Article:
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The testing done by several members of our project shows that at least on subset of  Ralstons from Renfrewshire have a very unique haplogroup – R-BY15421. At the moment we cannot tell which other families we might be connected with in Scotland, or even the whole of Great Britain and Ireland. The closest family as yet tested in FTDNA probably is possibly related to us in France up to 2000 years ago. And perhaps before that (2-4000 years ago) we were traders across the south of France between the Mediterranean and the Atlantic Ocean.


If you have R-M269 as your haplogroup then you may turn out to be part of this family origin.



The other haplogroup in our project is I-M223,which several have tested further and refined to I-L623. To date, all the members in this group appear to be fairly closely related, indicating a common ancestor within the genealogical time frame.  Most of these matches have Northern Irish ties, but the family origin and location of the common ancestor is still uncertain.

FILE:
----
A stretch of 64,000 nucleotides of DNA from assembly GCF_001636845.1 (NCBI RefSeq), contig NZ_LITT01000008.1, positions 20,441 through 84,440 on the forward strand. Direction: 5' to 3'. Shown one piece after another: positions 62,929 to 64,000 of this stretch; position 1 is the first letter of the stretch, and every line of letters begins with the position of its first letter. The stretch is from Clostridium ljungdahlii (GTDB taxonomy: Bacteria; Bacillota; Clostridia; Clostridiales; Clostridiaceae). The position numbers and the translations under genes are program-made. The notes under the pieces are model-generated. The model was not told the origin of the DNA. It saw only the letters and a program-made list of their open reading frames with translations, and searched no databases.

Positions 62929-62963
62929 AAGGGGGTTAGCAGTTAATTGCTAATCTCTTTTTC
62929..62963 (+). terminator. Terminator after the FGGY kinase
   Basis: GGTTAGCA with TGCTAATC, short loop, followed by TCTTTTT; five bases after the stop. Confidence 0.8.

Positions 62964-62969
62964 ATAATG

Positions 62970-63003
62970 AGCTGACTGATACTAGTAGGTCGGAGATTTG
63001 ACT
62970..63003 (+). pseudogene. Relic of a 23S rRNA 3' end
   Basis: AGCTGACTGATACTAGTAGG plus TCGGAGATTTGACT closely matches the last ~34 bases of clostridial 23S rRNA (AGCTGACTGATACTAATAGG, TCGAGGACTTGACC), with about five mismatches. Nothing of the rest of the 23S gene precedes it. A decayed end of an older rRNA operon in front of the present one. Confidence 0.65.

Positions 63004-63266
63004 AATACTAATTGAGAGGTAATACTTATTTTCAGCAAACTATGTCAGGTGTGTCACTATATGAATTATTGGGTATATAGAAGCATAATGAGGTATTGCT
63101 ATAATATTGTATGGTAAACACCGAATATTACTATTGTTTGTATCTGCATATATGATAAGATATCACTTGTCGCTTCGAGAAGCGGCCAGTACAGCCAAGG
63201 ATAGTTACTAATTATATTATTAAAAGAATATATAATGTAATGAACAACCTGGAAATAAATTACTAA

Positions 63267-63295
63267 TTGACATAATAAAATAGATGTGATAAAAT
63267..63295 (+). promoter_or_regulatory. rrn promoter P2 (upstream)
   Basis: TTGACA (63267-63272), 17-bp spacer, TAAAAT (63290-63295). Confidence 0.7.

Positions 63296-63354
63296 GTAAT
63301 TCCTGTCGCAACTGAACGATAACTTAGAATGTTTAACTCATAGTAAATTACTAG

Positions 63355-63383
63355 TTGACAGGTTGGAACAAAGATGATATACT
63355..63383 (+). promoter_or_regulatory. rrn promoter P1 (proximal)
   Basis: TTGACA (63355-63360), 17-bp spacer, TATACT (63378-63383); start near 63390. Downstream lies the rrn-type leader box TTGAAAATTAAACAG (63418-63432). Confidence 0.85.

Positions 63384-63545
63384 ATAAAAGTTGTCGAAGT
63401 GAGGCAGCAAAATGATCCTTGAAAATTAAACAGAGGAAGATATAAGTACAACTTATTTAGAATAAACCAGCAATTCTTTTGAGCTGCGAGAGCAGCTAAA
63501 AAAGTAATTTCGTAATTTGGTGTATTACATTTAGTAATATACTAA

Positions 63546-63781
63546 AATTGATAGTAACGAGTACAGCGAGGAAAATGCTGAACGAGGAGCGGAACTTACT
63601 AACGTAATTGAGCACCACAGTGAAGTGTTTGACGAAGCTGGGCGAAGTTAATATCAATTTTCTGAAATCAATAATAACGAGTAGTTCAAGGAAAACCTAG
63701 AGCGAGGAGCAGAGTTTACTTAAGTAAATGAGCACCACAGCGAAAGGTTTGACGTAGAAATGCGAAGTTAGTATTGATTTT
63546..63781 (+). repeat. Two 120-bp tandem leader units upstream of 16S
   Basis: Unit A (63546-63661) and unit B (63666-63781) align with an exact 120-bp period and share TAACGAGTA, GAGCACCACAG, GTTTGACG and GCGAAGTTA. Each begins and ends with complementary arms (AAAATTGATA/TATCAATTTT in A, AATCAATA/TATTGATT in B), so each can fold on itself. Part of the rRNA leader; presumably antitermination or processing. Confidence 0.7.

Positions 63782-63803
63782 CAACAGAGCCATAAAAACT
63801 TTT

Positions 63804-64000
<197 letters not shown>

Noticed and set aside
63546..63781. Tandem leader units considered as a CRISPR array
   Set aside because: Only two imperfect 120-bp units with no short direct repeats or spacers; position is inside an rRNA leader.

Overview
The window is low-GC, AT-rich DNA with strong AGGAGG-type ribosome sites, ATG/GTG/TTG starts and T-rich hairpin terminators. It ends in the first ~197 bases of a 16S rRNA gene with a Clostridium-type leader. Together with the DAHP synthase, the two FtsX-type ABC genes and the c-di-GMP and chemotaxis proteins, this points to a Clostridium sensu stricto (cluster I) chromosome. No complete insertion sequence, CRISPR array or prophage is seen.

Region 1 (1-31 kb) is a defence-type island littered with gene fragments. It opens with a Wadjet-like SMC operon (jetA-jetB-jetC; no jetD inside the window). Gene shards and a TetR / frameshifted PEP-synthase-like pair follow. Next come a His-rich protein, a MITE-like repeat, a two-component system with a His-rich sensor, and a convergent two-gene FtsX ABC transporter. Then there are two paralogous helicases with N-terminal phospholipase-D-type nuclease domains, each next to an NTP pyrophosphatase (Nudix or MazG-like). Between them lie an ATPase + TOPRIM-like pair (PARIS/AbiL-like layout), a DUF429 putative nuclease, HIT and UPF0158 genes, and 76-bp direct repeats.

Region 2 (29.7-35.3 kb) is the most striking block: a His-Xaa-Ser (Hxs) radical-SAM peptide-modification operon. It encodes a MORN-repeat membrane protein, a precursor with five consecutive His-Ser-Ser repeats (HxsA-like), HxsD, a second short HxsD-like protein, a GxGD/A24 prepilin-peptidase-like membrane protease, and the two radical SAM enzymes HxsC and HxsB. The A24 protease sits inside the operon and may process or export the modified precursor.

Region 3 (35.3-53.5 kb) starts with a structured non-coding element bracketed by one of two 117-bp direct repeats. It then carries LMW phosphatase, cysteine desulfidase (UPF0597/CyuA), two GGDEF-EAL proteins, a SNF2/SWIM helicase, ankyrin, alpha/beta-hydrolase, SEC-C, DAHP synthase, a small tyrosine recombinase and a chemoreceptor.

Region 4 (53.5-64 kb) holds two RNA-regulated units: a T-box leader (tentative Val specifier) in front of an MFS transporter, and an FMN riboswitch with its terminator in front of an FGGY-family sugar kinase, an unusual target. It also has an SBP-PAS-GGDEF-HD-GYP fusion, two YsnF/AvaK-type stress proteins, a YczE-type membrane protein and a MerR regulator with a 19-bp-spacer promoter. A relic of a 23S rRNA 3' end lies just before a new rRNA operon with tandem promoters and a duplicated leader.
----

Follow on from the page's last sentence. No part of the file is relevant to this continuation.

It was apparently common in Northern Ireland for these Raulstons, Ralstons, Rolstons and Rollestons to adopt the “Roulston”spelling.  For the present, the Roulston spelling does not provide any specificity, as several different lines apparently adopted that spelling.


With the financial support of some members, one member with I-M223 is being tested at Big Y level. The results are due later inOctober or November 2018. This much more in-depth genetic analysis will hopefully lead to a better understanding of where this haplogroup originateda nd if there are other families they are related to.

Useful Ralston resources

   The following online reference represents one commonly repeated “origin myth” for the Surname Ralston.  There may be a kernel of truth here, but we cannot be certain.  If there was, indeed,  a single male who originated the Surname Ralston (Roulstone), it is not at all guaranteed that any of us are descended from him.   The episodes of bubonic plague around 1350 may have wiped out many family lines.  Making it more likely that the few families from Scotland that carry variations of the Ralston surname took that name from the place or settlement called “Ralston” just to the East of Paisley, where the former Ralston Estate was located.

Read more:  http://www.surnamedb.com/Surname/Ralston#ixzz369WGKdmx